Terror in Taiwan
The Nation, May 24, 1947
by Peggy Durdin
On February 27 a policeman of the Taiwan (Formosa) Monopoly Bureau saw
a woman selling smuggled cigarettes on the streets of the capital,
Taipei. When he tried to seize her tray and money, she pulled away,
and he struck her a crashing blow on the head with his revolver butt.
She died at his feet. An angry mob gathered, and the police shot into
the crowd, killing one person and wounding others. Forthwith a year
and a half of gathering hatred for an inefficient, autocratic, corrupt
administration exploded into unarmed demonstrations against the
China put down the revolt with brutal repression, terror, and massacre.
Mainland soldiers and police fired first killing thousands
indiscriminately; then, more selectively, hunted down and jailed or
slaughtered students, intellectuals, prominent business men, and civic
leaders. Foreigners estimate that at least five thousand Taiwanese
were killed and executions are still going on.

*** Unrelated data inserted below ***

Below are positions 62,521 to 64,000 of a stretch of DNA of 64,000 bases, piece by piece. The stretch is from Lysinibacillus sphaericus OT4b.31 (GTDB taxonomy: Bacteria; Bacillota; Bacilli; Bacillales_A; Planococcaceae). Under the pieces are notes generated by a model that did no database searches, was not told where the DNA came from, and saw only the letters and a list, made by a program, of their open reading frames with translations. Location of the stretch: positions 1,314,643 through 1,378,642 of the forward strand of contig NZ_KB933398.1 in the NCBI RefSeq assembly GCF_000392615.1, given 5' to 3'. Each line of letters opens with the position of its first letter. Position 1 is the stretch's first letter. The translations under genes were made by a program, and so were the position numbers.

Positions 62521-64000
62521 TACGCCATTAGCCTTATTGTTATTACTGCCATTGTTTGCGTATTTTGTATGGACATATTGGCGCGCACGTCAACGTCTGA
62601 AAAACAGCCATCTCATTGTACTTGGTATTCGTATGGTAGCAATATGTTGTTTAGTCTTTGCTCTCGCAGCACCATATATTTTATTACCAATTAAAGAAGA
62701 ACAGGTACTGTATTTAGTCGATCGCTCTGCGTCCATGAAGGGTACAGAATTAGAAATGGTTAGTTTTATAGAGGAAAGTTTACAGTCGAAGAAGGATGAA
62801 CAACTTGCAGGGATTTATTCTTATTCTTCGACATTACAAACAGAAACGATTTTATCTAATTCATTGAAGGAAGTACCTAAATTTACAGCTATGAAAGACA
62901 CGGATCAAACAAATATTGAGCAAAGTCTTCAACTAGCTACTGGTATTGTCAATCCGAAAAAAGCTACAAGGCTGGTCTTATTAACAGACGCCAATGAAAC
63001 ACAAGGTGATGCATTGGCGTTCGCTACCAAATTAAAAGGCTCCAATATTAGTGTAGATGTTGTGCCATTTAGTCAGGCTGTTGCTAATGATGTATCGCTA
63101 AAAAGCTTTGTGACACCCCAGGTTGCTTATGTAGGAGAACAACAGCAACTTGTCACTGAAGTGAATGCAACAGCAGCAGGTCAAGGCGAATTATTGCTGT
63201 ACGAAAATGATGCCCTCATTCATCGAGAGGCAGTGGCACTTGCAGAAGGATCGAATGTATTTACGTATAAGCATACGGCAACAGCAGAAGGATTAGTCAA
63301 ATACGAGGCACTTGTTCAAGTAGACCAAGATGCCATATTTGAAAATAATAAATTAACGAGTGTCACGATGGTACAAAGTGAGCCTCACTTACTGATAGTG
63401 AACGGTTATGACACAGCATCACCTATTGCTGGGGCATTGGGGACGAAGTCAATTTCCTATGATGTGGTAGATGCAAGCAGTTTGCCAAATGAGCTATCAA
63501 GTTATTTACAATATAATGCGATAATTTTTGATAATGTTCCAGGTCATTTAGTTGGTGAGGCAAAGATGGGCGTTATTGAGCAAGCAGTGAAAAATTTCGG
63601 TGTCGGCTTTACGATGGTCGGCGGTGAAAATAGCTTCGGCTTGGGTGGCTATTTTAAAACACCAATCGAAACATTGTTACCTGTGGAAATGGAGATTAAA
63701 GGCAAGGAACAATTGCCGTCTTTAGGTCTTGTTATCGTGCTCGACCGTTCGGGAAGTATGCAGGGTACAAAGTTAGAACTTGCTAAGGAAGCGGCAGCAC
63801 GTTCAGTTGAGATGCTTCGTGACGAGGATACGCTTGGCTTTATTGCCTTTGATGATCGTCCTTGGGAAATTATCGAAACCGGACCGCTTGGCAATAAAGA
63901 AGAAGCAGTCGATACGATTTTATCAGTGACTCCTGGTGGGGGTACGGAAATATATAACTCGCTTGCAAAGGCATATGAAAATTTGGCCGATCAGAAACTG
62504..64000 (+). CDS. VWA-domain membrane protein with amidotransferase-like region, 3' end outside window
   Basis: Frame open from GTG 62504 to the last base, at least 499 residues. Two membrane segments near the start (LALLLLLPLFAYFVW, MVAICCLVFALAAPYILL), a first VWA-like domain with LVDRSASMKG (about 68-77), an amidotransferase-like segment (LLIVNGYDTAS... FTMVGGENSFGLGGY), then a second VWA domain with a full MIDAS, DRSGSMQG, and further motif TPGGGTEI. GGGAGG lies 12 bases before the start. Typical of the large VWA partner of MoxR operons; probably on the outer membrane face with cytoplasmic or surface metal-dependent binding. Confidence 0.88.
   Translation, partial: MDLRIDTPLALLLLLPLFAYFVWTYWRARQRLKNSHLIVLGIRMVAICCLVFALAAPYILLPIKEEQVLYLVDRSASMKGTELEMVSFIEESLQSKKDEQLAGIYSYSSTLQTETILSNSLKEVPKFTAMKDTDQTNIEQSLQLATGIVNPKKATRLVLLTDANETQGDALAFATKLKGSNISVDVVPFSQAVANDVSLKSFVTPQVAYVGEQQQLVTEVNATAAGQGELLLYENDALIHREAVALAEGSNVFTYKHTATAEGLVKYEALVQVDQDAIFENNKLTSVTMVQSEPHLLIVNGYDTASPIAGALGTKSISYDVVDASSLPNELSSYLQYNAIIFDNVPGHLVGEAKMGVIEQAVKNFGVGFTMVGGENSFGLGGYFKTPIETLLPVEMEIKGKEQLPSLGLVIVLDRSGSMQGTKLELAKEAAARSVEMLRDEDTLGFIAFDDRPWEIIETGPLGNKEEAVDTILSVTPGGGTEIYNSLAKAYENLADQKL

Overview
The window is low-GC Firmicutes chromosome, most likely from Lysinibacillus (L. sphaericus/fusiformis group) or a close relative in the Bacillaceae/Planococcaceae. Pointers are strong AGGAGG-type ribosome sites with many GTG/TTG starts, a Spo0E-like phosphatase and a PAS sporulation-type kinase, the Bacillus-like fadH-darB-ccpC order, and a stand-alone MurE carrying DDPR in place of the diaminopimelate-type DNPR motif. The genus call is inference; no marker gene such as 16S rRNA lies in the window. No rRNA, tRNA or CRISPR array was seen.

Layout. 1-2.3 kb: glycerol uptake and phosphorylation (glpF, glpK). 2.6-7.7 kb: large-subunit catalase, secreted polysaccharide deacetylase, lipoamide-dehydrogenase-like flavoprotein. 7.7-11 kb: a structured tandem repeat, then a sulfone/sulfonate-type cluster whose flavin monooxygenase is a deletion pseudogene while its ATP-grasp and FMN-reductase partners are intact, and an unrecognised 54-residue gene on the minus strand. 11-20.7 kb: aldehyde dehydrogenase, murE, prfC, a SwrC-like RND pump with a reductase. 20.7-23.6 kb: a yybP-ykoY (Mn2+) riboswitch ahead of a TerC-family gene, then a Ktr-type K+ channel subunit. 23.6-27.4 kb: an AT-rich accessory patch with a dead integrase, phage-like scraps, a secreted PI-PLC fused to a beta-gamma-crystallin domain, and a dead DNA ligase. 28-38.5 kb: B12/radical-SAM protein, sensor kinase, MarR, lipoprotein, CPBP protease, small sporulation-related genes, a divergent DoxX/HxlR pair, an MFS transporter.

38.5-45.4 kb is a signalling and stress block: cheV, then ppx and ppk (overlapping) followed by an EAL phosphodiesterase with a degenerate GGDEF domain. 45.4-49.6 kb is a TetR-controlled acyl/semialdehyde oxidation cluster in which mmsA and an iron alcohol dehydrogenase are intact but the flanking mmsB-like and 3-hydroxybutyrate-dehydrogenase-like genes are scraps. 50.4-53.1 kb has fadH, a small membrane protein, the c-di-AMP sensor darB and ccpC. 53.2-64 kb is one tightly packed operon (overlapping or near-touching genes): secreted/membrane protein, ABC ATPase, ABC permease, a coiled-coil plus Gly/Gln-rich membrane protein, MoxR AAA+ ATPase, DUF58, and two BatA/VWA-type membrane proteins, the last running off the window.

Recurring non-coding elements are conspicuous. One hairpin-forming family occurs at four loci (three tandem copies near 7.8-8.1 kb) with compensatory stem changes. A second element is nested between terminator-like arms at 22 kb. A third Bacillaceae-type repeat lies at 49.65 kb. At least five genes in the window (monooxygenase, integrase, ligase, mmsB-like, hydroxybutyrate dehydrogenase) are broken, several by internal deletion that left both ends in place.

Governor General Chen Yi has turned a movement against bad government
into one against any Chinese government. Nanking has again
demonstrated that its chief solution for political and economic crisis
is force. In spite of a curtain of censorship and official
misrepresentation, the tragic events that took place in Formosa in
March are well known here.
The Chinese government owns, controls, and operates -- for government
profit and personal squeeze -- almost the entire economy of Taiwan.
One of the articles whose importation and sale are rigidly controlled
is tobacco. Many Taiwanese street venders sell smuggled cigarettes.
It was in the course of a campaign against the sale of smuggled goods
that the woman was killed in Taipei.
The rioting which followed was not consciously revolutionary but was
against the hated monopoly police which symbolized for the people the
government's exploitation of their island. Unarmed processions
marched to the government offices to demand punishment of the
policemen, compensation for the dead and wounded, and dismissal of the
head of the tobacco monopoly. They beat to death two policemen in
front of the tobacco monopoly's office and burned the stocks of
tobacco. Police guarding the Governor's office raked the crowd with
machine-gun fire without provocation.
Barricaded in its offices, the government lost control of the city.
Shops closed. Transportation broke down. Mobs of Taiwanese, still